What's in store for Maryland's banking industry?
That's a question banking experts will be attempting to answer in coming months as they pore over quarterly financial reports.
Earnings and non-performing assets of some institutions have shown unsettling trends over the last six months or so. It's not clear if regional banks are merely hiccuping as they digest bad real estate loans, or if the quarterly results are harbingers of the kinds of banking troubles that hit the Southwest and are plaguing New England.
An added difficulty is a weak Middle Atlantic economy that's teetering on the brink of a recession, as indicated in a recent survey of the 12 Federal Reserve regional banks.
Those factors notwithstanding, it would be inaccurate to characterize this region's banking picture as one of overwhelming gloom and doom.
The situation looks quite promising for firms such as Citizens Bank of Maryland, which managed to avoid some of the riskier deals that accompanied the real estate boom. Although Citizens experienced a slight drop in earnings for its second quarter, it's in good shape and looking to gain market share at the expense of faltering competitors. The outlook is particularly bright for banks like Mercantile Bankshares Corp., which had a second-quarter earnings increase.
The flip side is represented by regional giant MNC Financial Inc., where a sour commercial real estate portfolio and a sluggish economy have combined to devastate earnings and create multimillion-dollar losses. The bottom end of the spectrum is represented by the National Bank of Washington, an institution that filed for bankruptcy this year after being felled by mismanagement and bad real estate loans.
"Maryland, as in many other states, has had a decline in bank earnings the first half of 1990," said State Bank Commissioner Margie Muller. "We're talking about a few banks that have had losses and a great many banks that have continued to have earnings. It says that banks aren't making as much money as they did in earlier years and a lot of them are having to tighten their belts."
Banks typically experience a downturn in earnings when they spend more than they make, or have to provide for loan losses, Ms. Muller said. The upshot is that many of the state's 108 independent banks are cutting back on expenses and enforcing much tougher lending criteria as they operate in an uncertain market, she said.
"It may take a number of quarters before we see any return to earnings growth," Ms. Muller said. "But if banks are prepared properly for weak markets, as in any business, they will reach the bottom of the cycle and start up the other side."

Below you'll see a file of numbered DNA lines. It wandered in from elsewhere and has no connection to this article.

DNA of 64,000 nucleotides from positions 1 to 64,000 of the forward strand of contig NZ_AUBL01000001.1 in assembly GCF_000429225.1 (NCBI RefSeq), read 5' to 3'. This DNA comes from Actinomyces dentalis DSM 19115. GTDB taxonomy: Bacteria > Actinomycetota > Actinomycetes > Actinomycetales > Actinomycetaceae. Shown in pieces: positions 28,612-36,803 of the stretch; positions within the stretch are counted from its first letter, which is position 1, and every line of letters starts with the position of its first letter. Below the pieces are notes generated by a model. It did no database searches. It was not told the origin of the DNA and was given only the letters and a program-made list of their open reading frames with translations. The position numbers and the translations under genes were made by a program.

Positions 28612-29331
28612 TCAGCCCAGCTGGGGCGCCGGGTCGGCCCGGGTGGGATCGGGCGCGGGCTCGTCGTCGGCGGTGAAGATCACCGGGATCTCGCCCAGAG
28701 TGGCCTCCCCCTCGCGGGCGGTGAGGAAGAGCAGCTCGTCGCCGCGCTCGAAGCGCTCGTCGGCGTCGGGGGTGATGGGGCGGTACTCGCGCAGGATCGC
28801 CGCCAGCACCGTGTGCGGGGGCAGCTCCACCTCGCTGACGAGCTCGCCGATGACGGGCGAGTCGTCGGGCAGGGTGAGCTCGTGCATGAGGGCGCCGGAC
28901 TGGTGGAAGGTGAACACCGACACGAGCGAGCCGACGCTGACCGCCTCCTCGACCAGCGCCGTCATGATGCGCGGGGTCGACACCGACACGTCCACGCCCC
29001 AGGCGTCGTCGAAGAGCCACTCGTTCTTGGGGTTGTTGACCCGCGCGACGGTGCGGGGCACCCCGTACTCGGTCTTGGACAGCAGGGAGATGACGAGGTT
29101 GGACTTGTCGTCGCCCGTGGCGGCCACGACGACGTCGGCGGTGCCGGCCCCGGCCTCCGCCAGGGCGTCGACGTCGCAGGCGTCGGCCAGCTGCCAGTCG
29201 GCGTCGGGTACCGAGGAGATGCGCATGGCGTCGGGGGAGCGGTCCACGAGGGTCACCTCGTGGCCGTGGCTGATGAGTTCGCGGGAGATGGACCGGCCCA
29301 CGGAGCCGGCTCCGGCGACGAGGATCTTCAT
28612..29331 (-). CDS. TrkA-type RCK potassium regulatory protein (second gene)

In the meantime, results have been mixed as regional banks ride out the downturn, said an analyst with an area bank consulting firm.
"There are some banks in this area that have come through this very cleanly," said the analyst, who asked not to be identified for fear of offending potential clients. "Maybe we need to see a couple or more quarters to see how things unfold. I would rate MNC as being a very risky institution right now -- I wouldn't say that they're on my list of institutions that I expect to fail."
He said soft earnings and increases in non-performing assets being generated by some banks are a cause for concern.
"My sense is that there are some problems that are starting to emerge . . . and how severe those problems get, we'll just have to wait and see. It's too early in the game to say this is another New England waiting to happen or another Texas waiting to happen."
Ross Waldrop, a financial analyst with the Federal Deposit Insurance Corp., held the same view. While the banking problems in the Southwest and the Northeast started in a manner similar to those being experienced in Maryland, "that doesn't necessarily mean that every region that shows a deteriorating trend over the short term is going to see it continued for as long, or to the degree that we have seen in the Southwest or New England," he said.
At the end of the first quarter of 1990, the percentage of Maryland real estate loans that were either 90 days delinquent or more and, or, not accruing interest, was .99 percent, Mr. Waldrop said. That number more than doubled in three months, moving to zTC 2.06 percent by the end of the second quarter, which ended June 30.
The severity of the state's banking problems will hinge on two things, Mr. Waldrop said: Whether or not most of the bad real estate loans in Maryland were highly speculative in nature, and the extent to which overbuilding took place. If both were excessive, the state's banking industry will be in for a prolonged rough spell, Mr. Waldrop said.
Before the current downturn set in, the state's banking industry had been actively involved in a big push toward regionalization and acquisitions, but it seems that has cooled somewhat, according to Ms. Muller.